Zinc-α2-glycoprotein (ZAG) is a 41-kDa protein, which was first isolated from human plasma in 1961 [5]. ZAG shares the same structure as a lipid mobilizing factor [6] that is over-expressed in many different cancer types and has been associated with the rapid weight loss in cancer patients [7]. ZAG is secreted by adipocytes [8] in the white adipose tissue (WAT) and utilizes the G-protein coupled β3-adrenoreceptor to activate adenylate cyclase, form cyclic AMP (cAMP), activate protein kinase A (PKA), and induce lipolysis [9,10]. Russell et al. [11] found that ZAG induced both adipose triglyceride lipase (ATGL) and hormone sensitive lipase (HSL) expression. HSL is also regulated through the cAMP pathway and PKA [12]. The up-regulation of HSL results in increased lipolysis. ZAG also up-regulates the amount of uncoupling protein 1 (UCP-1) [13] in brown adipose tissue, which may increase lipid utilization to produce heat.

Plasma levels of both ZAG and ZAG mRNA are significantly lower in obese patients than lean controls, [14] which may reduce lipid mobilization and utilization in the obese [15]. ZAG is inversely correlated with body mass index (BMI), body weight, body fat percentage, and fat mass [16,17]. Genetically obese ob/ob mice that were given ZAG intravenously or intraperitoneally, lost weight [10,18] and body fat [11]. In this study, we examined plasma ZAG concentrations pre and post two weight loss interventions, RYGB or a very low calorie diet (VLCD), and we hypothesized that ZAG would increase with weight loss.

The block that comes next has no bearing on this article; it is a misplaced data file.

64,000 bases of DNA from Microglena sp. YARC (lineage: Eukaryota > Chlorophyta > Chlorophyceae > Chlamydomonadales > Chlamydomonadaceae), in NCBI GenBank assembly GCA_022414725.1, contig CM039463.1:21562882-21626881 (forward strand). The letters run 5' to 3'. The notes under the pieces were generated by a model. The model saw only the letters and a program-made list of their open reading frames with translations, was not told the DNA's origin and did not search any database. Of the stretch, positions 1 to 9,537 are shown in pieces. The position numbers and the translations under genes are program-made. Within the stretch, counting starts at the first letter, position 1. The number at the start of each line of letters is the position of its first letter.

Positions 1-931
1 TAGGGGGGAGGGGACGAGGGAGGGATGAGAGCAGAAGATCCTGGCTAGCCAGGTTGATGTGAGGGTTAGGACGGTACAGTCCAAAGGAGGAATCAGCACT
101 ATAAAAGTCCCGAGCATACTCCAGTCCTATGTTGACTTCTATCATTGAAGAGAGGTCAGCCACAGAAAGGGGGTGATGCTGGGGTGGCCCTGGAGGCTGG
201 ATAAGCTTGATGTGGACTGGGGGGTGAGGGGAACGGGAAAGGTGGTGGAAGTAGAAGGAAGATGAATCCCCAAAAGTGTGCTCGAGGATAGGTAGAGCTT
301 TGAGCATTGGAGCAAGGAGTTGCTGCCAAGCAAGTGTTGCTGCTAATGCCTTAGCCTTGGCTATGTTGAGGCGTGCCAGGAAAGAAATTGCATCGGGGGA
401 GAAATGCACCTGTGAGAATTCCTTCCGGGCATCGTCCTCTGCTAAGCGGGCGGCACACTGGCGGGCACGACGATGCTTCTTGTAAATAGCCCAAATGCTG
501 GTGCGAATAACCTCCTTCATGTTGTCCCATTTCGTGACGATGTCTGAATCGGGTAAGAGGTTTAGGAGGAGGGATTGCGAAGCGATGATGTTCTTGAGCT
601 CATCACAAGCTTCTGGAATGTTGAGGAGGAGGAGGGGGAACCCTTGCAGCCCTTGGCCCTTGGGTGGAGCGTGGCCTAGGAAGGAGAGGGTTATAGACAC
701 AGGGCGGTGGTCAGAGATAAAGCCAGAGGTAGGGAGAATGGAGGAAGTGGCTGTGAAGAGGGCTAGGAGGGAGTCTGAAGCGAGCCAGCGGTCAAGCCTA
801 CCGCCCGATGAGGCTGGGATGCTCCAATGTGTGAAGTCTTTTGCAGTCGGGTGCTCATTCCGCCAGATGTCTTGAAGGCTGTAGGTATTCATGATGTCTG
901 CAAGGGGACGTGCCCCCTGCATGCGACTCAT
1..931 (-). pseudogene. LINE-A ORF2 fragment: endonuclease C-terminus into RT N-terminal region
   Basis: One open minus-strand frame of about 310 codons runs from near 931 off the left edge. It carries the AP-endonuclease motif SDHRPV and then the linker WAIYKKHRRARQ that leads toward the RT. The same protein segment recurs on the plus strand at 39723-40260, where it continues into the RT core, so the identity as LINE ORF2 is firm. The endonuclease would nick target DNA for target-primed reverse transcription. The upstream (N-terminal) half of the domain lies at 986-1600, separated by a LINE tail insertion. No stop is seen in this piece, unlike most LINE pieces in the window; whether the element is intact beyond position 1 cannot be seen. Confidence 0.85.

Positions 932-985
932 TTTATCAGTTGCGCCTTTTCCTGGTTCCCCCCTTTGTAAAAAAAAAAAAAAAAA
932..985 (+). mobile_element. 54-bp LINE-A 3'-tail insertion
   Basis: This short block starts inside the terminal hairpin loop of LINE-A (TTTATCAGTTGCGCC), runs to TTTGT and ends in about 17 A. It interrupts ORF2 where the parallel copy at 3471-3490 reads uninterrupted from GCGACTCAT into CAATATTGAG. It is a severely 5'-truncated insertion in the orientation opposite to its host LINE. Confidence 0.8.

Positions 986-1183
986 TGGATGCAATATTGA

Materials and methods

Design

During the period from December 30th, 2010 through October 9th, 2012, 14 severely obese subjects (BMI = 43.34 ± 3.32 kg/m2) were recruited from individuals seeking weight loss treatment at St. Luke’s-Roosevelt Hospital, New York, NY from a larger study. Candidates for RYGB at the Center for Bariatric Surgery and Metabolic Disease were enrolled in the surgical group (N=6, male/female: 0/6), and candidates, matched for BMI were enrolled in the VLCD group (N=8, male/female: 2/6). The IRB at St. Luke’s-Roosevelt Hospital Center and at Columbia University Medical Center approved the study, and the participants gave informed consent. The study was registered with Clinical Trials Registry number, NCT01583725.

Participants

Candidates were eligible if they were between ages 18 and 65, had a BMI between 35 and 50, and were approved to undergo RYGB or receive a VLCD. Candidates with current use of prescribed medications, smokers, and those exercising greater than 5 hours/ week were excluded. Those with previous abdominal surgery or current significant health problems, i.e., endocrine disorders, cancer, heart, kidney, thyroid, gastrointestinal, liver disease, and anemia (Hct <30%) also were excluded.

Study protocol

All subjects were assessed pre- and 12-week post-intervention. The VLCD provided 1012 kcal (0.86 kcal/mL, 45% protein, 38% carbohydrate, 17% fat by energy) per day from the combination of five packets of Procal-100 (R-Kane, Pennsauken, New Jersey, USA) and 1182 mL of low fat (1% fat content) milk. Subjects were placed on this formula diet for 12 weeks, and attended individual weekly nutritional and behavioral sessions and received packets at no cost.